William Shatner’s Greatest Movie Was A Mega-Flop, And You Need To Watch It Right Now

William Shatner starred in The Intruder, a truly horrible movie that can be watched for free right now.

By Chris Snellgrove | Published

It’s obviously impossible to think about William Shatner without thinking about Star Trek and his iconic performance as Captain James T. Kirk. However, like many aspiring Hollywood actors, he ended up taking many odd jobs before he linked up with George Roddenberry and landed the role that made him famous. One of William Shatner’s biggest early movies was the Roger Corman film The Intruder (admire the sparse IMDb entry), and it was a hilarious flop that you can now watch the entirety of online.

Part of what makes it so weird to watch William Shatner in this role is that Roger Corman had him play an insanely unsympathetic role in The Intruder. Charles Beaumont wrote the movie and adapted his novel of the same name that focuses on a bigoted character named Adam Cramer who tries to rile racist white people in his local town to violently protest integrated schools. Honestly, the plot alone is cringe, and it’s downright disconcerting to see television’s Captain Kirk (a character often considered a bastion of tolerance) as a violent and virulent racist.

Regardless of how you feel about William Shatner, Roger Corman’s stories of how he was able to get The Intruder made are much more entertaining than the film itself (which is admittedly a low bar to clear). For example, when multiple studios declined to buy and fund the film, Corman and his brother ended up contributing their own money to bring the film to life. Later, a defensive Corman pointed out that he did so because he thought the movie was worth it, though audiences and critics disagreed.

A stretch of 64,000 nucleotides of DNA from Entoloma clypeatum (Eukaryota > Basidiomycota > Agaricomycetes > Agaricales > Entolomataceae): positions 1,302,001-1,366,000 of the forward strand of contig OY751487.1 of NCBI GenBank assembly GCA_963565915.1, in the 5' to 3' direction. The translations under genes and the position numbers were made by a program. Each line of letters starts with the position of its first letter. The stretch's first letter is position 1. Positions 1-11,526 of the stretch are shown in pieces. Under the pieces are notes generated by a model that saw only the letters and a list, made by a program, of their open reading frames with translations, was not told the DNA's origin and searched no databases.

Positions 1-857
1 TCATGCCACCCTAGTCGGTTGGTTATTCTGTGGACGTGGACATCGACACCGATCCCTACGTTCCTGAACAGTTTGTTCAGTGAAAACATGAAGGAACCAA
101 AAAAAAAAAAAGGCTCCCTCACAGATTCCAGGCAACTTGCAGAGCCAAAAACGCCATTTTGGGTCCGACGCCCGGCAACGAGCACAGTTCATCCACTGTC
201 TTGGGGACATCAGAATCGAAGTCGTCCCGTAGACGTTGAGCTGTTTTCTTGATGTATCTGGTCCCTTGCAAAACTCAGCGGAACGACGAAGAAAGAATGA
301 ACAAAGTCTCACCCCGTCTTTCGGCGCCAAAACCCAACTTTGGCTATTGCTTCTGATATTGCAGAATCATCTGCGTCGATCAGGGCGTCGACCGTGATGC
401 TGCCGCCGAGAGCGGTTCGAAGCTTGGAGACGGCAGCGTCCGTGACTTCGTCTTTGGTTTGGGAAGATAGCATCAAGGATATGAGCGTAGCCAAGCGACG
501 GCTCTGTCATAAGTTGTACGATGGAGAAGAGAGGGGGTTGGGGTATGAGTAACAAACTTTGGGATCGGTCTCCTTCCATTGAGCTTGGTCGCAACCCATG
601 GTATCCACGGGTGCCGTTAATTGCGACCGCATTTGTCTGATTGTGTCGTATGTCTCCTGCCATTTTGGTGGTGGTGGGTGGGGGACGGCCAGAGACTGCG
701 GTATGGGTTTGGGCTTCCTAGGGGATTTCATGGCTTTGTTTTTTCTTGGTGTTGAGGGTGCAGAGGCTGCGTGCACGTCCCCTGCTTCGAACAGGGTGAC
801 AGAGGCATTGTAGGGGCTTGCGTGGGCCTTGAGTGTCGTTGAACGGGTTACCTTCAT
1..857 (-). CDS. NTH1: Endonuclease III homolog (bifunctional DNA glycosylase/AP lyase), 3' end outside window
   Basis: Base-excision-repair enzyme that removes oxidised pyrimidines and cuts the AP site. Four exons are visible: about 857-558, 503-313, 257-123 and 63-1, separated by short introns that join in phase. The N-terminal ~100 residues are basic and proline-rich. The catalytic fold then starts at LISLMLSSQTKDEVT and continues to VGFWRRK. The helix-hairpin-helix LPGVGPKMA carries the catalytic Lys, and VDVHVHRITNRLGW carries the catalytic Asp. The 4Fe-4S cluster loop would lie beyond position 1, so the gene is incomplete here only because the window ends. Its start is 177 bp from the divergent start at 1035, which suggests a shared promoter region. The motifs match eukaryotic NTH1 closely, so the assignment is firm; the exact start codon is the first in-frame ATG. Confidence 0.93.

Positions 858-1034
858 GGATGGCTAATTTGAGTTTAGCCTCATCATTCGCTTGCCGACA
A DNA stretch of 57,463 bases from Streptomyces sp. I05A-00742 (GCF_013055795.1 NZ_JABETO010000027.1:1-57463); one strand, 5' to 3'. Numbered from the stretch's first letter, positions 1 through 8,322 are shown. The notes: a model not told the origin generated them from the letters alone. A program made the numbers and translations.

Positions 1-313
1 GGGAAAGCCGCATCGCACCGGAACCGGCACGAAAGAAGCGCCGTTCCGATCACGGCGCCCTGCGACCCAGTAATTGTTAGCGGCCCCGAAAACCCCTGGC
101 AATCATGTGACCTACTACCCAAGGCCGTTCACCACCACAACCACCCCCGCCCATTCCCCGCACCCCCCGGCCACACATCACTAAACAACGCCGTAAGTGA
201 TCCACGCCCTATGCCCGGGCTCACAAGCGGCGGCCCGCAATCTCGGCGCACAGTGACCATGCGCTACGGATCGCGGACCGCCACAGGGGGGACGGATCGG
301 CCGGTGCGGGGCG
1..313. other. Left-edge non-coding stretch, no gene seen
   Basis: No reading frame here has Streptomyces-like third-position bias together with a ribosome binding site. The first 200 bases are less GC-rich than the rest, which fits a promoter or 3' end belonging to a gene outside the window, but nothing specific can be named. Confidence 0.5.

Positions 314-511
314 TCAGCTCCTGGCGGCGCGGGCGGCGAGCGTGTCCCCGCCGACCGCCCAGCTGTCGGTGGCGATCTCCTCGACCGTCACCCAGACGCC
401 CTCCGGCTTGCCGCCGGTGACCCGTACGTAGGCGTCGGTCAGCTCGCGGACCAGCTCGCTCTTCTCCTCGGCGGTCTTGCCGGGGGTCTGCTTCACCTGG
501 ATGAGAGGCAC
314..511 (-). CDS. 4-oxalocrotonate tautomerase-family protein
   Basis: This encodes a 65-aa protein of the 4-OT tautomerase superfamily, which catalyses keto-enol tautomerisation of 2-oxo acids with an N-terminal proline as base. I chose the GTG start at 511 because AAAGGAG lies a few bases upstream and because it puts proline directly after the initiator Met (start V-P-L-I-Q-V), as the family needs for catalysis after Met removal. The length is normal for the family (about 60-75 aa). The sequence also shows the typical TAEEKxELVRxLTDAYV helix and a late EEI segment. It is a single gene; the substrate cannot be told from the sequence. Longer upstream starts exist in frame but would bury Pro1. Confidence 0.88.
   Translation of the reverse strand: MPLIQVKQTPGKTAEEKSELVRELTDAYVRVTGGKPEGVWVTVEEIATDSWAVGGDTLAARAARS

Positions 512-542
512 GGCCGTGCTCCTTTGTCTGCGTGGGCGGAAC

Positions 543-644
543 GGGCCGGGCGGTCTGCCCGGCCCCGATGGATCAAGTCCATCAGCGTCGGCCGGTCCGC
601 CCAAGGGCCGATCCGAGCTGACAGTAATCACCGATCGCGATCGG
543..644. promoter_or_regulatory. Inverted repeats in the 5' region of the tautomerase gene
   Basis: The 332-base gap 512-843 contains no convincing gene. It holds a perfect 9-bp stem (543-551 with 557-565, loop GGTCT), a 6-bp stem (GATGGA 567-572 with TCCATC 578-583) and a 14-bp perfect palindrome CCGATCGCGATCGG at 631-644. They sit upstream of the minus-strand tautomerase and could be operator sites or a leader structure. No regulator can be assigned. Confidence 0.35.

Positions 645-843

One of the crazier production stories concerned William Shatner delivering an insanely racist speech, and Roger Corman came up with an ingenious way to get a crowd of extras that he didn’t have to pay for to make this climactic scene of The Intruder so impactful. Knowing that the locals would object to the racism of the speech, the director advertised where he would be filming this speech on the local radio. Many locals came out to see a real Hollywood film being made, and Corman got many great crowd shots before Shatner delivered the full racist speech in the predawn hours, long after the crowd had cleared out.

For all of the efforts of both William Shatner and Roger Corman, The Intruder (which also went by the names I Hate Your Guts and Shame in the States and The Stranger in the UK) never really found much of an audience. Facing difficulties getting the film released anywhere else, Roger Corman and his brother handled distribution on their own, but the audiences and critics who saw the movie were less than impressed. Critics pointed out that the movie’s depictions of racism were downright uncomfortable despite the filmmaker’s good intentions, and Corman later reflected that audiences didn’t want a movie that was one long lecture.

The good news is that things obviously worked out for both William Shatner and Roger Corman despite The Intruder being a critical and commercial flop. For example, Corman credits this film for showing him that movies needed to embed social commentary inside the entertainment (something Star Trek would later excel at), and he went on to a successful Hollywood career while helping big names like Jack Nicholson and even Martin Scorcese get their big breaks. As for William Shatner, he was starring in Star Trek only four short years after The Intruder flopped, establishing himself as one of the most charismatic and bankable stars in the entertainment business, who is still headlining shows like the upcoming reality program Stars On Mars.